As he collaborated with Robert Winter on the fully revised sixth edition of An Architectural Guidebook to Los Angeles (published in 2018), “We talked about how wonderful it would be if that book suggested architecture walks. Given how much content that the Gebhard/Winter guide was already entrusted to cover, adding walking routes was beyond what we had room for. Professor Winter was looking over my shoulder in spirit as I produced this new guidebook.”

Maverick Lawyer, by Peter Lewi ’59 (available on Amazon). From his first trial at age 16 to his nervy late admission to law school and representation of a client charged with two counts of armed bank robbery on his fourth day as a lawyer, it was clear that Jake Rodgers was not destined to be a desk-bound attorney doing research and pleadings. This is one lawyer’s story about a unique career that took him all over the world on often offbeat and sometimes even dangerous assignments. Jake did his own detective work which he enjoyed as much as the legal work. Tending to be a lone wolf, his sense of adventure led him to far-flung places including Singapore, Indonesia, India, Denmark, and France. Looking back, he had no regrets about the path he had chosen. Written as a roman a clef, the author is the real Jake Rodgers as depicted in the story. Lewi lives in Carlsbad with his wife, Linda. (Fun fact: His mother was a distinguished mystery writer in her day and wrote 29 novels under the names Charlotte Armstrong and Jo Valentine.)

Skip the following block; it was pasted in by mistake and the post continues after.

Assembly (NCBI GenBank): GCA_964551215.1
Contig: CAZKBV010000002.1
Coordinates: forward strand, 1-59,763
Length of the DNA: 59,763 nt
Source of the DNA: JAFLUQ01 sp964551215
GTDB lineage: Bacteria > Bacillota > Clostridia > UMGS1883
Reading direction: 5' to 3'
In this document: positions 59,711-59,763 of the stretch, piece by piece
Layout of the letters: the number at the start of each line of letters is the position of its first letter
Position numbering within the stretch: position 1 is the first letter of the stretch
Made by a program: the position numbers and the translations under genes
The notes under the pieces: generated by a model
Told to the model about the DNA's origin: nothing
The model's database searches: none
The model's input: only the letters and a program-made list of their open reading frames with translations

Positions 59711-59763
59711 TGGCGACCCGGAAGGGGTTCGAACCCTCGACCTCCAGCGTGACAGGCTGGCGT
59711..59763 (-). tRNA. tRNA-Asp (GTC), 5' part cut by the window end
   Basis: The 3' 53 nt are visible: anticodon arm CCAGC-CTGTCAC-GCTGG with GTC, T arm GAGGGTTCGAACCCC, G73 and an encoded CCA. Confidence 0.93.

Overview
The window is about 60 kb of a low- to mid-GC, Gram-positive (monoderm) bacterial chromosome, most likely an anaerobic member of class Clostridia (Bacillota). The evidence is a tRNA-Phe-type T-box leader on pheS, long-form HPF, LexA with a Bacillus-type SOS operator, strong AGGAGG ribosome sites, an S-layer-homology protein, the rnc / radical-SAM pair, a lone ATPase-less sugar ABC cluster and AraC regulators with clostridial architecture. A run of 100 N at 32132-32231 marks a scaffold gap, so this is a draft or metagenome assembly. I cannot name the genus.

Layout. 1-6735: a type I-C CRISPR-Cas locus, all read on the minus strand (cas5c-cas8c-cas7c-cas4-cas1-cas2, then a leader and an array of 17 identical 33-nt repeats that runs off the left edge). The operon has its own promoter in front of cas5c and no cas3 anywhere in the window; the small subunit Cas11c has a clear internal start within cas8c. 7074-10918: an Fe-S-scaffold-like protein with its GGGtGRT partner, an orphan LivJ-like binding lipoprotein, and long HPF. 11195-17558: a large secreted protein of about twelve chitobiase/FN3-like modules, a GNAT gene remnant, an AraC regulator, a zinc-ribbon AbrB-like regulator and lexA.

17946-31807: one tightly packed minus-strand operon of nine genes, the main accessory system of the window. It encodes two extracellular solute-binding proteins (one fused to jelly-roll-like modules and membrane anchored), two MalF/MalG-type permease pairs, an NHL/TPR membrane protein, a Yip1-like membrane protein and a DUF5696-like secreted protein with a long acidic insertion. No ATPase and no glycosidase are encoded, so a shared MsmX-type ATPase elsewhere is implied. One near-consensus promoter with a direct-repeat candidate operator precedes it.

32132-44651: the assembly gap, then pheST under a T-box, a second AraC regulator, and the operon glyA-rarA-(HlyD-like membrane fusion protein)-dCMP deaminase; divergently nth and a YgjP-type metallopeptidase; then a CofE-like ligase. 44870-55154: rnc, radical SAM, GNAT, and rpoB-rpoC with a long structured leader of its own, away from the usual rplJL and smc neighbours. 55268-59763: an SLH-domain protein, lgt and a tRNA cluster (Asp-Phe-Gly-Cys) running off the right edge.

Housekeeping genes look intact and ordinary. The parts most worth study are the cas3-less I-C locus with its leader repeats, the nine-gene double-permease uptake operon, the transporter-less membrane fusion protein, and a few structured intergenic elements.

Minerva's French Sisters: Women of Science in Enlightenment France, by Nina Rattner Gelbart (Yale University Press). Gelbart brings to light the stories of a sextet of female producers of knowledge about nature: mathematician and epistemologist Elisabeth Ferrand, astronomer Reine Lepaute, botanist and botanical illustrator Madeleine Basseporte, field naturalist Jeanne Baret, anatomist and wax modeler Marie Marguerite Biheron, and chemist Genevieve d'Arconville. Their independent contributions to their respective fields have been, until recently, largely written out of the scholarly literature, and their stories have never been told together. By adjusting our lens they emerge from invisibility. This ensemble treatment provides a picture greater than the sum of its parts and reveals a female scientific presence in a period often dismissed as intolerantly patriarchal. Just as these six women defied the gender conventions of their day in various ways, this book is written in an unorthodox style testing the boundaries of the biographical genre. Gelbart, a professor of history and the Anita Johnson Wand Professor of Women's Studies, has taught at Oxy since 1981.